After a moment of blinking at him, she sits down next to him. They’re not close enough to touch, but she can feel his warmth. “Why’re you up?”

            “Nightmare,” Erlin responds, turning back to looking at his ball of light. She can’t help but look at it, too, and see the way that it moves in his hands. Ripples seem to almost form people, flashes of red, swords against axes. “How ‘bout you?”

            She glares at him, but he can’t see her, of course. Probably good. She’s not really mad (Anger and panic, anger and fear – what’s the difference?). “Nothing. Thought I’d check up on you.”

            “You know I’m fine, right?” He doesn’t look away from his light.

            “What?”

            “I’m okay. Nothing’s going to hurt me.”

            “Yeah. I know. Obviously.” Over and over again, she relives that fucking dwarf teleporting away with him, she relives standing there and not being able to do anything about it, she relives shoving down her panic and telling Beverly not to sacrifice himself for him, even though she would have done it in an instant. She doesn’t have anyone else left.

            There’s a long silence. Egwene is okay with that. She doesn’t want to have this conversation, especially not with Erlin. He’s got enough stupid guilt, he doesn’t need to shoulder hers, too.

            Eventually, he looks up at her. “Do you miss them?”

            She’s about to ask who he means, because there’s so many people he could be talking about, but in the orb of light flashes brief images of a rat and a bear, laughing together, and the lump in her throat comes back. “Of course. What kind of question is that?”

            “I don’t know. It seems like they got forgotten, kind of. During everything.”

            “Everyone gets forgotten. You don’t hear people talking about mom and dad, do you?”

            “That’s different.”

            “Why? Because it’s not a war you fought in? I was done training in time to see the end, and I can tell you, it wasn’t different at all.”

            Silence, again. Egwene knows some siblings who have an easy relationship, who always know how to talk to each other. Siblings who aren’t separated by this – by this responsibility, this ball of fear she carries with her wherever she goes. She doesn’t even know what Erlin carries with him. She doesn’t know how to ask.

            “If this time wasn’t different, how do we know it won’t happen again?”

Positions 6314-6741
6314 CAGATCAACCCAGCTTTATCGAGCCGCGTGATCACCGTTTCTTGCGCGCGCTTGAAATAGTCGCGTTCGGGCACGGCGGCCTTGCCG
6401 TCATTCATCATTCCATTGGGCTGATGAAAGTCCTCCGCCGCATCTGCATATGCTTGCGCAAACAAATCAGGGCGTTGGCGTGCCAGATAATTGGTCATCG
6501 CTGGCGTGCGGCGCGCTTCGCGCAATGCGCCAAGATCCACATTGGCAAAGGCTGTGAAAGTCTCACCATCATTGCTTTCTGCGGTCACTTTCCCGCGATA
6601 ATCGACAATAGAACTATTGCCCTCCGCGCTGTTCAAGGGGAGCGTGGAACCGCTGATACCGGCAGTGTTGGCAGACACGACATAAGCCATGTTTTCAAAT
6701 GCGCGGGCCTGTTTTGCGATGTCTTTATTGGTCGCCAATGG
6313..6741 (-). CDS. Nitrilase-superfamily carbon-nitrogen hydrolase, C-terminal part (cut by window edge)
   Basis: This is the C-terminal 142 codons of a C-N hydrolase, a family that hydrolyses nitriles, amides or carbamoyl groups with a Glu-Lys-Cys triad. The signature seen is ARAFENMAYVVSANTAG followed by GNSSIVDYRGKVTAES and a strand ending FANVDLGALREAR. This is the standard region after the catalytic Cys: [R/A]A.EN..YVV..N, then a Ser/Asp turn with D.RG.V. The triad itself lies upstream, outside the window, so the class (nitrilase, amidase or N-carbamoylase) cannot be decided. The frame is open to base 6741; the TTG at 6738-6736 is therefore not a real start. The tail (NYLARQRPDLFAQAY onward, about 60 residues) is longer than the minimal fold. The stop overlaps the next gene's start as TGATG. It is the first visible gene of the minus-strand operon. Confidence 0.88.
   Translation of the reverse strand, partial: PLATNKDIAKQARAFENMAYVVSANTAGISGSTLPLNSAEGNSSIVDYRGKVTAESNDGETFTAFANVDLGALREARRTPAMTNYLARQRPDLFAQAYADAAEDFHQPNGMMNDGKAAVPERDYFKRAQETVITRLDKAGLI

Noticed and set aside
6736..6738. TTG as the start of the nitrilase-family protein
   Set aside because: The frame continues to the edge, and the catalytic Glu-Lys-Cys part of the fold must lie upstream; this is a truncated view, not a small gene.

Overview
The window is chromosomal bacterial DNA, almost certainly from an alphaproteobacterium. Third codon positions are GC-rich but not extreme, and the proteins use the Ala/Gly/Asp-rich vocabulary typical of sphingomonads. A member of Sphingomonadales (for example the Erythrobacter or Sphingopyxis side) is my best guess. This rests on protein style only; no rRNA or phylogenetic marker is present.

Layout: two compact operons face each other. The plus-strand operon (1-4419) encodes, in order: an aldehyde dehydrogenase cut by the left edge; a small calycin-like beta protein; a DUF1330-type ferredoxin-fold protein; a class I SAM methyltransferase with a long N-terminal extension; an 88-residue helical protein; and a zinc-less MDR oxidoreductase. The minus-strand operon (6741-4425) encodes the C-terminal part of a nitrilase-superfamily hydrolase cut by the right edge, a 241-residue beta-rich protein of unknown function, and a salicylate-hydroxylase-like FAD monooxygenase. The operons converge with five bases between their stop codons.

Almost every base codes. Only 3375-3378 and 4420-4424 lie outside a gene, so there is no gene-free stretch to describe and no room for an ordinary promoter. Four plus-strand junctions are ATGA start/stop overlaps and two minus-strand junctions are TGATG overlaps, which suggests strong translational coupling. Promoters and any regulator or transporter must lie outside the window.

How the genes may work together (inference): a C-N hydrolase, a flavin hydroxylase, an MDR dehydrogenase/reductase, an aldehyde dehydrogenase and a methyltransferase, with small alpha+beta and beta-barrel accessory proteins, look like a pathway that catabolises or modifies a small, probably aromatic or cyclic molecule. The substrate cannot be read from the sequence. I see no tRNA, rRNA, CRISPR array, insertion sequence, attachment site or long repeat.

Erlin’s smart. She’d never admit it out loud, but he’s smarter than he gets credit for. She wishes he wasn’t. It would be so much easier if he wasn’t. “We don’t.”

            The light spins, and Red and Gunther appear again, and then Cran and Derlin as kids, and then their parents, and then the ruins of Galaderon, ash blowing in the wind. “So what’s the point?”

            Egwene doesn’t know. She’s fucking 19 and she’s not some trained therapist, she’s a child soldier who isn’t a child anymore and doesn’t have another war on the horizon to fight in. “Well, we’re stronger now. More prepared. Next time we’ll know what’s coming.” This is a lie. She’d fought against Asmodeus. Nothing about that war could have prepared her for this one. Nothing about this war could prepare her for another.

            “I don’t think that’s true.” Erlin leans against her and he’s not small anymore. He’s almost an inch taller than she is, and the top of his head bumps against her chin.

            “So what?” she asks, to prevent herself from crying over something as stupid as the natural passage of time.

            “Maybe this time there won’t be a next time,” he says, which doesn’t answer the question, but her eyes are once again drawn to his spell, which shows the Crick, rebuilding, and the Divine Heart that is now Melora and Telaine, and the Ruby Dawn seeking redemption.

            “Maybe,” Egwene lets herself say.

            Eventually, the Kindleaf children fall asleep together. The sun rises on them pressed against each other, and, for one more day, there is not another war.